It was natural then that the Project would pick him to do the segment on the Solomon Islands from New York City.

“It was an opportunity of a lifetime. We had to maximize that opportunity, and tell the people what we wanted to tell them,” said Galicha, who opened with a tribute to indigenous peoples.

Suicide, homicide

He ended with the stern warning: “If we are unable to act, with this phenomenon, we are committing suicide for the next generation; we are committing homicide. Homo sapiens have now become the most critically endangered species of all time.”

Galicha began his advocacy in his hometown.

A Philosophy major from the University of Santo Tomas (2001), he experienced the adverse impact of mining, and of powerful storms right on Sibuyan, an island of Romblon province which, like Solomon Islands in the Pacific, is a biodiversity hotspot. On the map, it’s at the heart of the archipelago.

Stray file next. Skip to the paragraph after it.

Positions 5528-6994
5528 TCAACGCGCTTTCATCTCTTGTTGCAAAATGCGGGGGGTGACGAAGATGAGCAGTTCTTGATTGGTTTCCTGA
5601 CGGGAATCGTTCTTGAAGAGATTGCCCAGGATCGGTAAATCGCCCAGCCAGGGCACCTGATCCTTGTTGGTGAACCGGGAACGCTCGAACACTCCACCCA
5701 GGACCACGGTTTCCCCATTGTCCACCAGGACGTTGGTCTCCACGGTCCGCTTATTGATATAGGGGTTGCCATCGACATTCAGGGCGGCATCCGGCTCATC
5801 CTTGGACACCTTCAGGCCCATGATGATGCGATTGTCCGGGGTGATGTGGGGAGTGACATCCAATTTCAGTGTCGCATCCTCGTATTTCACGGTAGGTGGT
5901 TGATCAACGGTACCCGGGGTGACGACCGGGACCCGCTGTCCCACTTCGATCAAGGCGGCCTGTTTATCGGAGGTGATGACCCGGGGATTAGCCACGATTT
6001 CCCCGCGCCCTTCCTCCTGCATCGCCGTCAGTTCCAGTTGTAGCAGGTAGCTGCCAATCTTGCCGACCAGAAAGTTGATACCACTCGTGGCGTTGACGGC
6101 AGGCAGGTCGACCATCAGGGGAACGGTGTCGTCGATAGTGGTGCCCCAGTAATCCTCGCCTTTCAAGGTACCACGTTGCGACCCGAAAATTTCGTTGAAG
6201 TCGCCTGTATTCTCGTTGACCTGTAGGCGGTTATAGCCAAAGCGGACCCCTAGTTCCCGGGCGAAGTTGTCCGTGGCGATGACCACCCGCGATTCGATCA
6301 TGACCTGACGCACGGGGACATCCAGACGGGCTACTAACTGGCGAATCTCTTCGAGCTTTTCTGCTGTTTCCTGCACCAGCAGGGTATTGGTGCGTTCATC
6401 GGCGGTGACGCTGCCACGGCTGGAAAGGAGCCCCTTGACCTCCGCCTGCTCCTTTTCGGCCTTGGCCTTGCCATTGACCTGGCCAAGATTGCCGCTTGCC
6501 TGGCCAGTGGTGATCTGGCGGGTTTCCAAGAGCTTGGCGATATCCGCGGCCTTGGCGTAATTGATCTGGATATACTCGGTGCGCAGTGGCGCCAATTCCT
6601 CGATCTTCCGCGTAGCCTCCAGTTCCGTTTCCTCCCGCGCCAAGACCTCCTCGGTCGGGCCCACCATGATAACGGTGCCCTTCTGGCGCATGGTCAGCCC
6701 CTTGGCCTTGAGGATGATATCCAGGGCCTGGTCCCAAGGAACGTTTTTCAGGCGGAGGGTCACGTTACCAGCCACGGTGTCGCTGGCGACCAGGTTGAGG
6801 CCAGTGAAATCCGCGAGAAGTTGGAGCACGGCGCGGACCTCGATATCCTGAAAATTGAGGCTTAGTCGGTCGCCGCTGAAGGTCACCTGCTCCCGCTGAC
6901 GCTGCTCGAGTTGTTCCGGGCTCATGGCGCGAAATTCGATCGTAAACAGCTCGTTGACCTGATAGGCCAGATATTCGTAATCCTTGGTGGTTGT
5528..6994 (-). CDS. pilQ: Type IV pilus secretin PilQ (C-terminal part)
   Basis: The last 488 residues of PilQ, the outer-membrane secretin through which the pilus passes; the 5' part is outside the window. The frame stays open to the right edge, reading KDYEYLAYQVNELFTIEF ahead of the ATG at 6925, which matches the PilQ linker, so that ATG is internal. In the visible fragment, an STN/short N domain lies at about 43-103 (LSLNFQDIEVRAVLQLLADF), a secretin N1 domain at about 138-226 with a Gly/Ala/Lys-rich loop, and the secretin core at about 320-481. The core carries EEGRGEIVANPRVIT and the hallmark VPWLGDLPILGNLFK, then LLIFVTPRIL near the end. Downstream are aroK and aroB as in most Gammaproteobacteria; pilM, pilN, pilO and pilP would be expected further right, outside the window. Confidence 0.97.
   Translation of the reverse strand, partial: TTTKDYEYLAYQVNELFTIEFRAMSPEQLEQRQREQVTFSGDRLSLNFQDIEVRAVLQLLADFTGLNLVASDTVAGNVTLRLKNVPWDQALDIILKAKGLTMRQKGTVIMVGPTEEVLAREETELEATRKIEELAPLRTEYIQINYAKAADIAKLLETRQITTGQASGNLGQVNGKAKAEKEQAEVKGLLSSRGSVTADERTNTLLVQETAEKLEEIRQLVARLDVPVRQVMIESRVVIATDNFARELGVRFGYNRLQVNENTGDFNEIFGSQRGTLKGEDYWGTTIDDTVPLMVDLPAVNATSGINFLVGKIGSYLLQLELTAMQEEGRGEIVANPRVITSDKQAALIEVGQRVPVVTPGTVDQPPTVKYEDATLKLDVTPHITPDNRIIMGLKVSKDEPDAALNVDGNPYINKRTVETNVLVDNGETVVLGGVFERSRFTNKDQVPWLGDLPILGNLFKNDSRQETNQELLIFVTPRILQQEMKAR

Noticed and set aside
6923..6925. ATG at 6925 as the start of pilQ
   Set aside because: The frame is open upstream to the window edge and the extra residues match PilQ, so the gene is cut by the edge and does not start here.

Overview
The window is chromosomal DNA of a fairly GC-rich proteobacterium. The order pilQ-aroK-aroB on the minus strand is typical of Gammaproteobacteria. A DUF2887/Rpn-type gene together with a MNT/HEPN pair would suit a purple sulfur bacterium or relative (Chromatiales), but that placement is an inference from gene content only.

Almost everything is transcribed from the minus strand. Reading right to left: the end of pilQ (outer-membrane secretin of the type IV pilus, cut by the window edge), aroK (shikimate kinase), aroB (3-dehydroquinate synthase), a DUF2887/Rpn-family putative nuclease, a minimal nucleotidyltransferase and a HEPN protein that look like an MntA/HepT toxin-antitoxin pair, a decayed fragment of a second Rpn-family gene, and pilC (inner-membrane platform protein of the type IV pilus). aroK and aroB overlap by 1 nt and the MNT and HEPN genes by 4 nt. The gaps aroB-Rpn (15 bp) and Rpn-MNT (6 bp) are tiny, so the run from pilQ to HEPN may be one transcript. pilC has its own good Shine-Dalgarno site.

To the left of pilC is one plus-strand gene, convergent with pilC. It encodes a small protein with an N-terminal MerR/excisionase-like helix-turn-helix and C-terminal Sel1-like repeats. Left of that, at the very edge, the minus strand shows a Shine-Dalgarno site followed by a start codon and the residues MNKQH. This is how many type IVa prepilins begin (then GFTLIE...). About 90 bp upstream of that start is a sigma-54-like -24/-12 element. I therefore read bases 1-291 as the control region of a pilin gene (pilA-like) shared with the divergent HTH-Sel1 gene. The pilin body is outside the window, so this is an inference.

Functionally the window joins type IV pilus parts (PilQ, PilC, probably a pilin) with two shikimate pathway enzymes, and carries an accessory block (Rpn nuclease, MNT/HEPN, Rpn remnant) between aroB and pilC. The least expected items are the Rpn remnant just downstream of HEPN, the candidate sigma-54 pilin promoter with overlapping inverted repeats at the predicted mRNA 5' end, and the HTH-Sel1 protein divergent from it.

He grew up near Mt. Guiting-Guiting, a dense, lush forest that is home to many endangered species, and one of the country’s cleanest rivers.

One could imagine his outrage when the government allowed companies to bring in heavy equipment to mine ore and nickel, and to cut a path of destruction through the pristine island. Out of this the Sibuyan Island Sentinels League for Environment Inc. was born, and Galicha became its executive director.

Before long, he linked up with Alyansa Tigil Mina (Alliance to Stop Mining) and led protests against mining operations on Sibuyan and elsewhere.